President Donald Trump lashed out against media coverage of the first charges unsealed in Special Counsel Robert Mueller’s probe of the 2016 election and distanced himself from George Papadopoulos, a former campaign adviser who pleaded guilty to lying to the FBI.
“Few people knew the young, low level volunteer named George, who has already proven to be a liar,” Trump tweeted Tuesday morning.
Papadopoulos, who served as a foreign-policy adviser during Trump’s campaign, secretly pleaded guilty on Oct. 5 to lying to FBI investigators about his contacts with Russian operatives and has since been cooperating with prosecutors. The plea deal was announced on Monday.
“The Fake News is working overtime. As Paul Manaforts lawyer said, there was ‘no collusion,’ and events mentioned took place long before he came to the campaign,” Trump also said Tuesday on Twitter.
“The biggest story yesterday,” he continued, was Democratic lobbyist Tony Podesta’s resignation from his namesake firm. Podesta Group is involved in Mueller’s investigation and was identified as “Company B” in the special counsel’s indictment of Manafort, Trump’s former campaign chairman, according to a person familiar with the matter.
“What he knows about Crooked Dems is earth-shattering,” Trump said in a pair of tweets.
Manafort and his deputy, Rick Gates, were charged with crimes including money laundering and illegal foreign lobbying. They were placed under house arrest as flight risks after pleading not guilty.
Trump also sought to shift focus back to his legislative agenda and to accusations against Democrats.
“I hope people will start to focus on our Massive Tax Cuts for Business (jobs) and the Middle Class (in addition to Democrat corruption)!” he tweeted.
Lawyers for Papadopoulos, Thomas Breen and Robert Stanley, said in a statement Monday that it was in their client’s best interest that they “refrain from commenting on George’s case.” Under the plea agreement with prosecutors, he’s likely to serve no more than six months and may avoid prison altogether.
Trump cited Papadopoulos as one of his foreign policy advisers in a March 2016 interview with The Washington Post, calling him an “excellent guy.” Papadopoulos attended at least one meeting with then-candidate Trump. According to prosecutors, various campaign officials, who were not named in court documents, supported Papadopoulos’s contacts with Russians.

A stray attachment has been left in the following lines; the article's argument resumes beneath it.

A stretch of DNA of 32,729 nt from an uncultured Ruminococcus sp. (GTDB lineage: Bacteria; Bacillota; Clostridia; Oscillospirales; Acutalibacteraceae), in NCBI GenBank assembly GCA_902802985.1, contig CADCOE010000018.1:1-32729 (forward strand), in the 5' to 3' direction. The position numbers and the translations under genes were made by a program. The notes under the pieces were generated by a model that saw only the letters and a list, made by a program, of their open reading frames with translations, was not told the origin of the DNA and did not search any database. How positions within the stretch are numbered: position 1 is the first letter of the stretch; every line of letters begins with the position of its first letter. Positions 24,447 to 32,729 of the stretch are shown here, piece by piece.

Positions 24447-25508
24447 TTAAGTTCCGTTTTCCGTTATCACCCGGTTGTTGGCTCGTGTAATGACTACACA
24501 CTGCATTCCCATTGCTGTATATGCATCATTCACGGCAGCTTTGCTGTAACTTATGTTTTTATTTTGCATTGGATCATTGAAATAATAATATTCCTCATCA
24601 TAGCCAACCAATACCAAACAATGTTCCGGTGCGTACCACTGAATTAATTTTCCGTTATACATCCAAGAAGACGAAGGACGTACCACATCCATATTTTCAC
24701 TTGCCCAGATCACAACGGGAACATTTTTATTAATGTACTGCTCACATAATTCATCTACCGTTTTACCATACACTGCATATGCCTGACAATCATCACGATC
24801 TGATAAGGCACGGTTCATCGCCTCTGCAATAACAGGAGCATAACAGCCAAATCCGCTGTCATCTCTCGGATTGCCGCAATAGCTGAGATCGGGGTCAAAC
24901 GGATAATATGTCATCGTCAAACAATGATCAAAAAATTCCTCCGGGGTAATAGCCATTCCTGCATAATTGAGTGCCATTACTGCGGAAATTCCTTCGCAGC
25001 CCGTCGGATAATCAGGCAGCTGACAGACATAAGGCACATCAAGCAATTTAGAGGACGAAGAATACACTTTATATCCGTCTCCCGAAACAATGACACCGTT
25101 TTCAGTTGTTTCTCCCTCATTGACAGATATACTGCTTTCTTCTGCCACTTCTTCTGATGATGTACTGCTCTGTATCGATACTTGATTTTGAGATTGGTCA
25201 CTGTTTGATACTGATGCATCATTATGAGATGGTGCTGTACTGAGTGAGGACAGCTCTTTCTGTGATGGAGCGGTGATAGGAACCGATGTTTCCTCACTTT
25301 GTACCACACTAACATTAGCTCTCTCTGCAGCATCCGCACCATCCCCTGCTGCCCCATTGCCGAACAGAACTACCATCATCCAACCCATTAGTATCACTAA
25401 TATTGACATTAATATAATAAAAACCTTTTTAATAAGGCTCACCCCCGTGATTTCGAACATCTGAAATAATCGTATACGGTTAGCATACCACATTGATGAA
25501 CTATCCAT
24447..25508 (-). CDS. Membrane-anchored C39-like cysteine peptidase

The revelation of Papadopoulos’ plea agreement, in which Mueller outlined a series of conversations between the adviser and figures connected to the Russian government, is the first public indication that Mueller has evidence of contacts between Trump’s campaign and Russians attempting to interfere in the 2016 election that were earlier and deeper than previously known.
According to a court filing by Mueller, at least two high-level Trump campaign supervisors and other officials were aware of Papadopoulos’s activities and his contacts with the Russians.
“Yesterday we saw one more example of where the Russians were actively reaching out to Trump officials trying to offer dirt, emails, disparaging information about Hillary Clinton. It raises a whole host of additional questions,” Senator Mark Warner, the top Democrat on the Senate Intelligence Committee, told reporters Tuesday.
Senate Intelligence Committee Chairman Richard Burr told reporters that Papadopoulos was on the radar of the committee’s investigation into Russia meddling in the election.
“We were in constant conversation with his legal team,” Burr said. When asked if that conversation is over now because of legal action, Burr said, “I think it is.”
Kevin Downing, a lawyer for Manafort, denied any wrongdoing by his client and also defended Trump.
“President Donald Trump was correct. There is no evidence the Trump campaign colluded with the Russia government,” he said Monday in a statement.